Leila’s dilemma: Drug links bared
Senator fires back: Character assassination
“Here is a senator complaining [about the spate of drug-related killings],” Duterte told policemen at Camp Crame in Quezon City, without naming De Lima. “One day I will tell you that her driver who was her lover was the one collecting money for her during the campaign.”
“She’s politicking and posturing when… [she herself has] a very sordid personal and official life,” he added.
In a press briefing at the Ninoy Aquino International Airport later in the afternoon, Duterte named the “crusading lady of human rights” that he referred to in his speech as De Lima, with whom he has had a long-running feud.
“She thinks she is the conscience of the country. You want to know the name? De Lima,” Duterte said.
Philippine National Police Director-General Rolando dela Rosa said he will order a probe on De Lima’s driver.
“I will conduct my investigation,” dela Rosa said.
De Lima accused Duterte of character assassination.
“My first reaction is I don’t want to dignify that. It’s so foul. It’s character assassination,” said De Lima who was on the verge of tears.
“We are both professional. We are both public servants. He should not have resorted to such foul means. That’s very foul,” said De Lima.
She said Duterte should have double checked the source of his information.
She also vowed that Duterte’s attack would not stop her from pursuing the Senate investigation on the spate of killings of drug suspects under his watch.
During his speech, Duterte accused De Lima of commuting adultery with her “driver and lover,” claiming that she used illegal drug money from the New Bilibid Prison to bankroll her successful 2016 senatorial bid.
“Here is an immoral woman, flaunting. Well of course, in so far as the wife of the driver was concerned, it’s adultery,” Duterte said.
“Here is a woman who funded the house of her lover and yet we do not see any complaint about it. That money came readily from her,” he added.
Administration allies have accused De Lima of being in cahoots with the drug lords in the national penitentiary.
Duterte also brought up De Lima’s attempts to pin him to the Davao Death Squads when she was still commissioner on human rights.
“Until now she keeps on yapping,” Duterte said.
In his press briefing at Naia, Duterte said that he is not joking about his revelations against De Lima.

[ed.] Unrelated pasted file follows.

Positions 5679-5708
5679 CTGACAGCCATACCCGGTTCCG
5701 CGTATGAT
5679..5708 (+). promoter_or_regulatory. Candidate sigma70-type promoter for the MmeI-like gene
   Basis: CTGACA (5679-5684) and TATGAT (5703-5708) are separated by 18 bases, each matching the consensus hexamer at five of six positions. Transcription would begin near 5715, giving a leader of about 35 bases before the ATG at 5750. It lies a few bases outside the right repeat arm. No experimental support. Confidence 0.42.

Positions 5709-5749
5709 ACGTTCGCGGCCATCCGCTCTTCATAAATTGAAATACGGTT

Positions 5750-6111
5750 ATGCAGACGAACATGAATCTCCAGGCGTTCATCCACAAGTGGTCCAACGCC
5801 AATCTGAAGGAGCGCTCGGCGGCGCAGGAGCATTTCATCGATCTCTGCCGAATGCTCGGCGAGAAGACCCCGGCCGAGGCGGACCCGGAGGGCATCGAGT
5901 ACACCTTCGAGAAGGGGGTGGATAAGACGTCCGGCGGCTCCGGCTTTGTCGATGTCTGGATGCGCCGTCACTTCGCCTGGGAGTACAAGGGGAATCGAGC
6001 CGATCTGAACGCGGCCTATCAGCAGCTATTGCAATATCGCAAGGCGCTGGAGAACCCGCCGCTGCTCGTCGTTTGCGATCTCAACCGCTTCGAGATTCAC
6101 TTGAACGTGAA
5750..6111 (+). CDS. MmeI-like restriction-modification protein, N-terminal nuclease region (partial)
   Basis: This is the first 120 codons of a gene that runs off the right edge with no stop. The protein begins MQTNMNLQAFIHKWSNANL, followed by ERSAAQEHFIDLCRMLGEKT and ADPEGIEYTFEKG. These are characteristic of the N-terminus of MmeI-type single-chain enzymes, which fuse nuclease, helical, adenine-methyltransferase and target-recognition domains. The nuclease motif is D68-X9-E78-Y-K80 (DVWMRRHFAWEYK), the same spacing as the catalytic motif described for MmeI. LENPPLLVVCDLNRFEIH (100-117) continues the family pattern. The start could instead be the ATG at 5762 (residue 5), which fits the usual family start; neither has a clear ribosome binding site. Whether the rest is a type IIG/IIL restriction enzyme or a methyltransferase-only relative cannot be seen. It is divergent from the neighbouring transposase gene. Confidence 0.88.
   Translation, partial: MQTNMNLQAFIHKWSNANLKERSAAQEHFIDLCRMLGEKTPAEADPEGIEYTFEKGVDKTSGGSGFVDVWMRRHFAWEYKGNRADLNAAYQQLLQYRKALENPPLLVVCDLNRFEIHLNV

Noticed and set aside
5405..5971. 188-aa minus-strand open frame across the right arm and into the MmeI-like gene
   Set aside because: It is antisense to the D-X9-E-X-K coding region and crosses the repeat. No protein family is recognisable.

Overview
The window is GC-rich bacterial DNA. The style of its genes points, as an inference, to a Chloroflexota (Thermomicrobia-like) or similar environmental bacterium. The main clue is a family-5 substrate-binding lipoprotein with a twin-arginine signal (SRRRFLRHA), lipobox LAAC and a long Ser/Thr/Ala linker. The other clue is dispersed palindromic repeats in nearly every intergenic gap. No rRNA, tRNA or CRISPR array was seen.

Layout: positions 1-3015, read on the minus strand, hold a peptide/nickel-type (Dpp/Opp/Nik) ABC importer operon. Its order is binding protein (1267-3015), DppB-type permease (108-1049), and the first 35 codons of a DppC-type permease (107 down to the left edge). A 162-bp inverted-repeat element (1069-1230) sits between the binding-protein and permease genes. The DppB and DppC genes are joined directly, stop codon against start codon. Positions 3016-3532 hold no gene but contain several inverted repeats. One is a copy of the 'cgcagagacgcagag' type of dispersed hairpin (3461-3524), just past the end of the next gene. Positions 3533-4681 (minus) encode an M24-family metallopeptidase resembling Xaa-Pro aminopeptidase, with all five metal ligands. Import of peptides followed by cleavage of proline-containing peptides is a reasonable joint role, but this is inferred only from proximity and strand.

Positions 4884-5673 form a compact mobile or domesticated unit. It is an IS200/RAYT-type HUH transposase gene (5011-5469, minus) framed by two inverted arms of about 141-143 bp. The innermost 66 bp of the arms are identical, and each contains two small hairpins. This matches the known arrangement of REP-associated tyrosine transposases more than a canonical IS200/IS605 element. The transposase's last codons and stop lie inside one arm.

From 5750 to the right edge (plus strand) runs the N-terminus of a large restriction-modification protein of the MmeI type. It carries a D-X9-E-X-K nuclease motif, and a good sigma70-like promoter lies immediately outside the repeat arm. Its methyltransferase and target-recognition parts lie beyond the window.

“It is not the business of a President to lie to the public,” he said.
He also reiterated that the ongoing war against drugs will continue whether they like it, or not.
“We will overcome the resistance, but if the resistance is violent, shoot. Can I be more clear than that?” Duterte said.
“Be careful with me because if I say I will do it, I will do it, even if have to kill you or be killed in the process,” he added, referring to the senators who are set to investigate the spate of drug-related killings.
Duterte was at the airport to condole with the widow of Petty Officer 3 Darwin Espallardo whose wife Cleofe and son Dwyndyll John Espallardo flew from Legazpi City to fetch his cadaver.
Duterte told newsman during an impromptu interview that the family of Espallardo will receive a burial assistance of P250,000 cash and other benefits while the son will get a full scholarship grant until he finishes his college degree.
Also on Wednesday, one of the so-called narco-judges named by Duterte denied any involvement in the illegal drug trade.
Judge Exequil Dagala of the Dapa-Socorro, Surigao del Norte Municipal Circuit Trial Court said he has served the judiciary in the last 10 years with integrity.
He said his income was barely enough to sustain the needs of his family as he submitted himself to lifestyle check by the Supreme Court, which already initiated an administrative investigation against him and the three other active judges.
Dagala admitted owning a “small island” off Del Carmen town in Siargao, but said that he bought the property years ago for only about P40,000.
The island, known in the town as “Isla Verde,” was inspected by local police earlier this week even without court warrant on suspicion that it was housing a drug laboratory. With Eric B. Apolonio